When I was told that my short story for a steam-punk anthology – details to follow (sometime) – had been accepted, I was ecstatic. It was how I imagine I’ll react when I win the lottery. Yes, I was that pleased. Might need oxygen if I ever get a book published!
I’ve never had anything printed, other than a couple of letters to SFX Magazine, so you can imagine how wonderful I thought this was.
And it is…
Then, the editors get in touch.
And here is the thing, if you find yourself starting out like me and you get to this stage, take it as it is, a learning experience. It is not criticism. It is priceless advice that you’d normally have to pay for.
My POV (point of view) had problems they said. But they liked it.
I tweaked it.
“You still have POV issues. But we like it!”
I tweaked it.
“You’re not getting us are you? We still like it.”
At this point, one of the editors who is currently very busy promoting her brand new book, took the time to point out the obvious to me. Like I say, you cannot buy that kind of tuition. Added to that, genuine kindness is not something to be sniffed at.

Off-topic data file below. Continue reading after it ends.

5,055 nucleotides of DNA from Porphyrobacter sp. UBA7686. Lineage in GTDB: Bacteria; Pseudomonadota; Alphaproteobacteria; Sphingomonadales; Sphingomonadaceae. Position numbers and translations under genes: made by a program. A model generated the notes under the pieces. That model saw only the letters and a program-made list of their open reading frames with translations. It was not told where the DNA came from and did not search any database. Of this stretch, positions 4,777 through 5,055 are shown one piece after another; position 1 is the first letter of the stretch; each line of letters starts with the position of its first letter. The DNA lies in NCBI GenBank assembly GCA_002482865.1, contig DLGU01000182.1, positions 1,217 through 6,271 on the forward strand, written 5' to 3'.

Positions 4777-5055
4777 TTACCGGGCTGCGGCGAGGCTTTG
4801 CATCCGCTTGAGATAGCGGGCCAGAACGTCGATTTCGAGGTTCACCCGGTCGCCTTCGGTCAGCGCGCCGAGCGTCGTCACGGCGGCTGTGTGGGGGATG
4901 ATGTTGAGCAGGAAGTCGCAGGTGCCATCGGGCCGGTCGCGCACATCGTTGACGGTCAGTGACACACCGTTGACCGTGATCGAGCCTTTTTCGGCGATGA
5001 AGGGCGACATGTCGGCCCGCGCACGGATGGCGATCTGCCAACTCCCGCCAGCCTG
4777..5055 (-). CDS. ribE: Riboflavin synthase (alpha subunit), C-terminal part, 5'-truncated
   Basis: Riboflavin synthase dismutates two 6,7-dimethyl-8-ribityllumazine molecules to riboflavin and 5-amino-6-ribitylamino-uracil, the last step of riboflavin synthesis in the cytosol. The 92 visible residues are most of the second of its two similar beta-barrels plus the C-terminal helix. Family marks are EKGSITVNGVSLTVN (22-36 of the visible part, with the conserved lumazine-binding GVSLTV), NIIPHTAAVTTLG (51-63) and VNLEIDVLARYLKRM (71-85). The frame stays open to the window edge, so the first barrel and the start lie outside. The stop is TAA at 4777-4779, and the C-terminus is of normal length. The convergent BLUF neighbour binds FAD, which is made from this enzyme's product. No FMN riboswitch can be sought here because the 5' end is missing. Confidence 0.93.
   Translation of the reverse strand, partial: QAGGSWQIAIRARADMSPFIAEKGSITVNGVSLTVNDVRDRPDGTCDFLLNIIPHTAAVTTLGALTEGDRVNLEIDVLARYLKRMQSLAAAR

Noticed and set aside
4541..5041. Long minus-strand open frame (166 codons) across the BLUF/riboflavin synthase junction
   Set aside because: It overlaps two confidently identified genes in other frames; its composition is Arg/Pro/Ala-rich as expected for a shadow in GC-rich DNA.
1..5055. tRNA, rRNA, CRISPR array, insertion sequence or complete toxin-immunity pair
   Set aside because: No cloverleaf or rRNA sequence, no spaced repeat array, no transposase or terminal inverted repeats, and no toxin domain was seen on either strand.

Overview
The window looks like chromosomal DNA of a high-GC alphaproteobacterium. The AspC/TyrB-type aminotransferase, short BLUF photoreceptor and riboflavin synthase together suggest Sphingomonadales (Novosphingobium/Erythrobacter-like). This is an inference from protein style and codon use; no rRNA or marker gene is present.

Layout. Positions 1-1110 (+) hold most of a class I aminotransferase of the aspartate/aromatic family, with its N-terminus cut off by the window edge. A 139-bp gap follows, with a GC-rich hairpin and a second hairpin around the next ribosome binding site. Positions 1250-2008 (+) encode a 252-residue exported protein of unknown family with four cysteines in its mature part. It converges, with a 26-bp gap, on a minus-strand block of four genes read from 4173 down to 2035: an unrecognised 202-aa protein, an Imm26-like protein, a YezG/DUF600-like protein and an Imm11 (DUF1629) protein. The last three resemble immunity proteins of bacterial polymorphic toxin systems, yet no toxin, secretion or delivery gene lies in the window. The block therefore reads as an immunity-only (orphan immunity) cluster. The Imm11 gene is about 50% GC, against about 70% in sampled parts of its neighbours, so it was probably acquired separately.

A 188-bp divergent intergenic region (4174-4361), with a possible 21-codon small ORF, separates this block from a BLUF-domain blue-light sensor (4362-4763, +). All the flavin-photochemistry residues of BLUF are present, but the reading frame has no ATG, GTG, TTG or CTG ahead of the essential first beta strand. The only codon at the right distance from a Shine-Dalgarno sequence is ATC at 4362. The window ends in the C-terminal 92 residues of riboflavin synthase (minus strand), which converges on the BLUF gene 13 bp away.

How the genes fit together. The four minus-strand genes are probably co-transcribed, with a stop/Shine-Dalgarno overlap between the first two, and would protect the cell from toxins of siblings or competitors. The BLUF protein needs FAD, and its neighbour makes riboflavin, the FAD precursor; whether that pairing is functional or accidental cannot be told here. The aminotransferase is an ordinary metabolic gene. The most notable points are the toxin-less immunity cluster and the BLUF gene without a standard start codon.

I’ve done a few re-writes now, of a 7,500 word short story. Never anything major, other than the POV. Yes, of course, a blind man cannot see the moonlight glistening off of an automaton! Arghhhhh – it’s obvious.
Other lessons learnt? Don’t assume ‘Word’ knows more about punctuation than you.
Also, get someone to proofread for you. After the ‘who knows how many’ times you’ve read it, you miss the most obvious. You also don’t see ‘meanings’ in your sentences. You intend the story to go one way and then someone else reads it and says. “but that is possibly offensive”. If you are like me, you’ll go “Huh? What are they on about?” Then you read it again and it’s a “Oh, but I didn’t mean that – really, I didn’t.”
All this comes back to editing. Writing is only part of the job. I see this fully now. Joanne Hall, who is the author of the lovely book photographed below, is the author busily promoting her work but kind enough to spare a thought for the lame duck trying his luck at a story (I figure the least I can do is show her book here!). Roz Clarke is her partner in crime, who has the patience of a saint.
I’ve learnt so much and hopefully the finished story will see the light of day. If you find yourself in this very lucky position, remember it is not criticism to be put on the right track or have your mistakes pointed out. It’s the writing equivalent of two fairy godmother’s, waving their wands, and then, magical red lines appear over your work. Embrace this, learn from it, and hopefully both you and I, will not repeat the same mistakes again.